Sunday, August 5, 2012

Let Them Explore First {A bunch of FREEBIEs to Help You Kick off the Year Exploring}


If you've been following MMMB this summer, you know that I have adopted a new mantra for the year.  Every time I start to feel overwhelmed with the standards that my kindergarten students need to achieve by the end of the year, I simply remind myself to:
How we implement the "process" is a key factor in our students future achievements.  If you skip over introducing basic essentials and developmentally appropriate skills, the end result may  not be as authentic or solidified.  Do not race to the finish, keep a slow and steady pace for authentic learning.  Sounds all good, but how exactly do we do that? As I prepare for my the new school year, I will share my plan to allow my students to fully explore during center time before I even attempt to involve them in independent learning.
For the second time in 2 years, I have a little boy entering kindergarten and it is REALLY hitting home with me that, as smart as he is, the structure of school and learning is going to be an overwhelming new world for him.  He is the sweetest little thing (see him below, so cooperatively demonstrating a classroom management technique I use at the beginning of the year-the "monkey face") but wants to please and do things the "right" way.  Although he may not represent the majority of 5 year olds, I know he is like many, and my question is how do we make sure that children with this type of personality feel successful and happy in their new world?
If I have learned anything from my little boys, it is that if they have enough time "playing" with  (a.k.a. exploring) something and becoming comfortable with it, then they will be prepared to execute higher level learning and functioning with it.  Of course, these are all things we "know", but it is very powerful to have it demonstrated right in front of you on a daily basis via your own children.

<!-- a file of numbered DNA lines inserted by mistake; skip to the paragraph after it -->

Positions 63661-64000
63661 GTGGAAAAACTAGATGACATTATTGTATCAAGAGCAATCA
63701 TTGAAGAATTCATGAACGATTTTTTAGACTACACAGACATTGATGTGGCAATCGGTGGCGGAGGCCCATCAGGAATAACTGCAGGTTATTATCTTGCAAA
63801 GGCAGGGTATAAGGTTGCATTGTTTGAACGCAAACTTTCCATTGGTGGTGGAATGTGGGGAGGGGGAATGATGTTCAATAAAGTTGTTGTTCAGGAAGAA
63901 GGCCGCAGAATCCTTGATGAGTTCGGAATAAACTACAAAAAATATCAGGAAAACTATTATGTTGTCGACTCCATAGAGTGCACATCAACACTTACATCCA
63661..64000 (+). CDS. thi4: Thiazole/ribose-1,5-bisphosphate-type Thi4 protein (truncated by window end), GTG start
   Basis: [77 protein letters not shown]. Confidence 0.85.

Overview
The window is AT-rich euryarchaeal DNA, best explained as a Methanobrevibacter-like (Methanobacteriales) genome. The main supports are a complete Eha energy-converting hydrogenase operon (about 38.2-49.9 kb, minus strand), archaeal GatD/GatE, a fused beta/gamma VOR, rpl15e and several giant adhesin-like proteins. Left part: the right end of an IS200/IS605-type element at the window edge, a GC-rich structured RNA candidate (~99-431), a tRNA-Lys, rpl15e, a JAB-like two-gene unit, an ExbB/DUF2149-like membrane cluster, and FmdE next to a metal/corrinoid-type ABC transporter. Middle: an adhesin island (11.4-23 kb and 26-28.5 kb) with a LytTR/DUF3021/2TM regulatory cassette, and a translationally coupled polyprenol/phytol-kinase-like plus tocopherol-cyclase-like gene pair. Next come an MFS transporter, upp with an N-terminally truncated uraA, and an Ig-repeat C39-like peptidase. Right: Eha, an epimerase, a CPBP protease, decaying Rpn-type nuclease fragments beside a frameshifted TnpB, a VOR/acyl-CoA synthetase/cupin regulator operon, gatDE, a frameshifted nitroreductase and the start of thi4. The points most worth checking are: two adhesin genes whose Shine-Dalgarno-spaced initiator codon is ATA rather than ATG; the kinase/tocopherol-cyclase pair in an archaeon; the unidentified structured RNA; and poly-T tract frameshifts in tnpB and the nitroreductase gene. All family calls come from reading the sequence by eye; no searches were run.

It is so simple--take the time to allow your students to "explore" your classroom, your manipulatives and the future of their learning. Taking the time to do this exploration will buy you more time than you could ever ask for in management, learning and creating a happy, successful environment for your new students.
For the purpose of this article, I am going to focus on 4 centers that I will be using as "staple" centers all year long during both literacy and math center time.  Having "staple" centers will help you in creating independent learners during center time because it is something they have already explored and feel comfortable with.  Of course, the skills will increase over time, but, if done appropriately, the students will not notice the increasing level of difficulty, but will feel confident with the changes. 
Stamping Math and Literacy Centers: